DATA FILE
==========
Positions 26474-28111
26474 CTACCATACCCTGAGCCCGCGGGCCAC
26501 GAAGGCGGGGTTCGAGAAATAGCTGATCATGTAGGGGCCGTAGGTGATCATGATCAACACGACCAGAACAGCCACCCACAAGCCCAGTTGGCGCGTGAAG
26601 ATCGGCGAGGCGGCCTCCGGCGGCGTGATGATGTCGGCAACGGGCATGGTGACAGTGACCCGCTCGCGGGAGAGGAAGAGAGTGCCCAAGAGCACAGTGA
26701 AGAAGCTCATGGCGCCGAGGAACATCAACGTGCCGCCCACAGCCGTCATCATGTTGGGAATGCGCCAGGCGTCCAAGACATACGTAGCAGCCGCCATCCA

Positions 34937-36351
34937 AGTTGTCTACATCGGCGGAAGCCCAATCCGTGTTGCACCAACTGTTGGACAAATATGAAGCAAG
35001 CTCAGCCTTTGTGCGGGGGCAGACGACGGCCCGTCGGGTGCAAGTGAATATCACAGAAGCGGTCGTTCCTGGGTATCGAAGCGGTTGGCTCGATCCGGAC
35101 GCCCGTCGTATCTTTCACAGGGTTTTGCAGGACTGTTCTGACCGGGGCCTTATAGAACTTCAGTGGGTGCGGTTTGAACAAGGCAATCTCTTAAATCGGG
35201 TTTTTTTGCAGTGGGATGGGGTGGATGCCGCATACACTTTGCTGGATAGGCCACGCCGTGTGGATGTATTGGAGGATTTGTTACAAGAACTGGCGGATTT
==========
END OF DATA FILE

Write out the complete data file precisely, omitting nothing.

Positions 26474-28111
26474 CTACCATACCCTGAGCCCGCGGGCCAC
26501 GAAGGCGGGGTTCGAGAAATAGCTGATCATGTAGGGGCCGTAGGTGATCATGATCAACACGACCAGAACAGCCACCCACAAGCCCAGTTGGCGCGTGAAG
26601 ATCGGCGAGGCGGCCTCCGGCGGCGTGATGATGTCGGCAACGGGCATGGTGACAGTGACCCGCTCGCGGGAGAGGAAGAGAGTGCCCAAGAGCACAGTGA
26701 AGAAGCTCATGGCGCCGAGGAACATCAACGTGCCGCCCACAGCCGTCATCATGTTGGGAATGCGCCAGGCGTCCAAGACATACGTAGCAGCCGCCATCCA

Positions 34937-36351
34937 AGTTGTCTACATCGGCGGAAGCCCAATCCGTGTTGCACCAACTGTTGGACAAATATGAAGCAAG
35001 CTCAGCCTTTGTGCGGGGGCAGACGACGGCCCGTCGGGTGCAAGTGAATATCACAGAAGCGGTCGTTCCTGGGTATCGAAGCGGTTGGCTCGATCCGGAC
35101 GCCCGTCGTATCTTTCACAGGGTTTTGCAGGACTGTTCTGACCGGGGCCTTATAGAACTTCAGTGGGTGCGGTTTGAACAAGGCAATCTCTTAAATCGGG
35201 TTTTTTTGCAGTGGGATGGGGTGGATGCCGCATACACTTTGCTGGATAGGCCACGCCGTGTGGATGTATTGGAGGATTTGTTACAAGAACTGGCGGATTT